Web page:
ESPN Fires Mark Madden For Kennedy Assassination Remark


Mark Madden, whose acid-laced comments have made him a hit on ESPN, has now taken a hit: he has been fired from ESPN due to a comment about terminally-ill Senator Ted Kennedy that clearly crossed the line:

Mark Madden, who made his reputation with bold, outlandish attacks on famous people, has been permanently removed from the air by ESPN.

His dismissal, which came down from ESPN headquarters in Bristol, Conn., came five days after he made a scurrilous remark about U.S. Sen. Edward M. Kennedy on his 1250 ESPN talk show, which ran from 3 to 7 p.m. weekdays.

The comment?

At the opening of his show last Wednesday, Madden said this about Sen. Kennedy, who days earlier had been diagnosed with brain cancer:

“I’m very disappointed to hear that Senator Ted Kennedy of Massachusetts is near death because of a brain tumor. I always hoped Senator Kennedy would live long enough to be assassinated.

“I wonder if he got a card from the Kopechnes.”

At the urging of station general manager Mike Thompson, Madden apologized over the air for his remarks about two hours later.

After initially reviewing the situation on a local level, Madden was neither reprimanded nor suspended. When asked if there would be some form of punishment, Thompson said, `No. The fact is we took action right away. Frankly, it was a comment that was stupid. He admitted that. I don’t think it requires any such thing as [discipline].”

ESPN had a change of heart, and it came from the corporate level in Bristol. Krulewitz explained the change of course

“We had a chance to regroup and review the situation and consider it more thoroughly from all perspectives,” he said. “This is the decision we have made, and we feel it is the right one.”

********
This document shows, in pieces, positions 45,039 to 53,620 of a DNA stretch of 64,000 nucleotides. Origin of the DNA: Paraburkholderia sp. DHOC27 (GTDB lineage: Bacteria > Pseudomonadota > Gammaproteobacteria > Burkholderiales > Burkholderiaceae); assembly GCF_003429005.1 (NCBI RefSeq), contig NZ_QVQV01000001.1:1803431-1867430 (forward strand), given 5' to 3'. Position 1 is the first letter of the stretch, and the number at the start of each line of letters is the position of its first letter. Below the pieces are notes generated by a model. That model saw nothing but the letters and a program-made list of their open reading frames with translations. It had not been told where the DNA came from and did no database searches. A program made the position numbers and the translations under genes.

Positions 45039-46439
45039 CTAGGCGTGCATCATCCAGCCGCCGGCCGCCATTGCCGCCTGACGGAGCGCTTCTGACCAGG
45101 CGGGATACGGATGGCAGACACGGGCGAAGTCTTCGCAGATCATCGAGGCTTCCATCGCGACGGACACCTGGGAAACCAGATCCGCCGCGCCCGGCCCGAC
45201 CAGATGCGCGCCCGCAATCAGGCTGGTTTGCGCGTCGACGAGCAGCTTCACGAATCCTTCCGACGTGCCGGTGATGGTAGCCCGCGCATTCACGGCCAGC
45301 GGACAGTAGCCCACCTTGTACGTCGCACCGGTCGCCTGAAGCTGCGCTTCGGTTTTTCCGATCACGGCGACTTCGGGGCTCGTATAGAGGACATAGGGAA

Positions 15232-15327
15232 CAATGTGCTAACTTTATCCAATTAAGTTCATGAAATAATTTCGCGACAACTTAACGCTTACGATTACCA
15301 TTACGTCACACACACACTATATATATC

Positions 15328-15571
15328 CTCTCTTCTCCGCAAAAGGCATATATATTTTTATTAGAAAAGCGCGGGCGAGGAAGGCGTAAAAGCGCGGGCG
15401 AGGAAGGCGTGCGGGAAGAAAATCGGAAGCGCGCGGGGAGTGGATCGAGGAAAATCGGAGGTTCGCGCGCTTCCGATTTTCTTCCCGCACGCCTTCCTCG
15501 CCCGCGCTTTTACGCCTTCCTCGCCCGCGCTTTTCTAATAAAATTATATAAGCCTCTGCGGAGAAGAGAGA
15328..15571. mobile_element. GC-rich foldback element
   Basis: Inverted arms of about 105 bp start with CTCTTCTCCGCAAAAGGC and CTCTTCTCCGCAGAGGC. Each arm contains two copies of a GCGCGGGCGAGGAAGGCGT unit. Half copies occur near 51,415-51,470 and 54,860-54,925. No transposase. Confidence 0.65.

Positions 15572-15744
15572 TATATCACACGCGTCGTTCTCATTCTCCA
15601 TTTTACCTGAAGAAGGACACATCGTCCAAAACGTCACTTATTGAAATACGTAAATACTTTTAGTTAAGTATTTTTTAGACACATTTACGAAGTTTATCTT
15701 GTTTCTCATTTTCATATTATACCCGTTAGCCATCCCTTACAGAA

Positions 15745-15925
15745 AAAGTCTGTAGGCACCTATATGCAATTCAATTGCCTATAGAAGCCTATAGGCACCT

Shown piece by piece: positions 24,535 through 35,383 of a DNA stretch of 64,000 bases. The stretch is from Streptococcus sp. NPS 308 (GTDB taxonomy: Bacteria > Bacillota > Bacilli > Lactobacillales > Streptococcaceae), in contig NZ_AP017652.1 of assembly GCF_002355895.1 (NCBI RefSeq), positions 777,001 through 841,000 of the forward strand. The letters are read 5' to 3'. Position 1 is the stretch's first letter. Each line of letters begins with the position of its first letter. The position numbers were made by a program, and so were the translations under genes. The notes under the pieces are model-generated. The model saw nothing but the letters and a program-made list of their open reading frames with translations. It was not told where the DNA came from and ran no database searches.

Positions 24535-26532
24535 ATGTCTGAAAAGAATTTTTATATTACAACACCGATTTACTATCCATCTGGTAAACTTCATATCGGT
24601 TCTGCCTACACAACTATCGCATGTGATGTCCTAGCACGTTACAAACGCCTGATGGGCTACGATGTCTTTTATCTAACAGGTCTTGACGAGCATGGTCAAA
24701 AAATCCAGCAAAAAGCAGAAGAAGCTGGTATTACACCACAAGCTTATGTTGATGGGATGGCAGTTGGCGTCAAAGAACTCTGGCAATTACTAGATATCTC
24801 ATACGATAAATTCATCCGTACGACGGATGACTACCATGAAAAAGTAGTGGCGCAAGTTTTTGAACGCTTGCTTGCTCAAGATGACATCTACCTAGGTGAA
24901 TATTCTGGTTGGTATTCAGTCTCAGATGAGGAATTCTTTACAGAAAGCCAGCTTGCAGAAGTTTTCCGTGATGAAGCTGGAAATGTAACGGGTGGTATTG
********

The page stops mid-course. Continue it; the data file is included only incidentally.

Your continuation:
In other words: they probably got a ton of complaints, perhaps even from outraged advertisers. OR, they sincerely looked at it and decided the remarks were not just in bad taste due to the timing, but crossed the line and didn’t want the corporation to be associated with that kind of comment.

What crossed the line was most likely not the comment about the Kopechnes. Quite a few A.M. conservative talk show hosts have done riffs on that for years.

But saying even in jest that he wants to see Kennedy assassinated?

Not a good career move…
Washington Post sports columnist Leonard Shapiro says ESPN waited too long to give Madden the boot:

Madden made his comments last Wednesday, but incredibly, was not initially disciplined. Instead, his immediate boss, station general manager Mike Thompson, told him he had to go on the air and apologize. Madden did, and was allowed to keep broadcasting that day, and Thursday, though he did not appear on the show Friday on what station promos often refer to as “The Mark Madden Station.”

“The fact is, we took action right away,” Thompson told the Pittsburgh Post-Gazette. “Frankly, it was a comment that was stupid. He admitted that. I didn’t think it requires any such thing as (discipline)…I had a long talk with him after the show and went out for dinner. He clearly understands my position. He was wrong. He knows that first-hand and he also knows that (management) is involved.”

Some offended listeners clearly disagreed, as did readers who learned about Madden’s Kennedy comments in last Friday’s editions of the Post-Gazette in a column written by Bob Smizik, a long-time Pittsburgh sports columnist. Smizik also questioned how ESPN, the sports media juggernaut, could possibly continue to allow Madden to stay on the air.

“Keep in mind that 1250 ESPN is owned by ESPN, a network that prides itself on high ethical standards,” Smizik wrote. “ESPN is part of the ABC family, and ABC is owned by Disney. It only can be concluded that no one in this steep chain of command, and they should have been aware of it, felt Madden’s comment merited punishment.”

ESPN clearly had been aware of it, and on Tuesday following a three-day holiday weekend, the cable network finally took action.

Prediction: This won’t be the last of this kind of comment by broadcasters. The fact is: shock radio makes big bucks for corporations, which will give their talent the boot if the reaction is too angry, but smilingly count the money as politically oriented talk show hosts push the hot-buttons of demonization to go after those on the right, left or center with whom they don’t agree.

Controversy gets ratings which can trump taste. But the risk of loss of audience share and advertising due to controversy will often trump the ratings.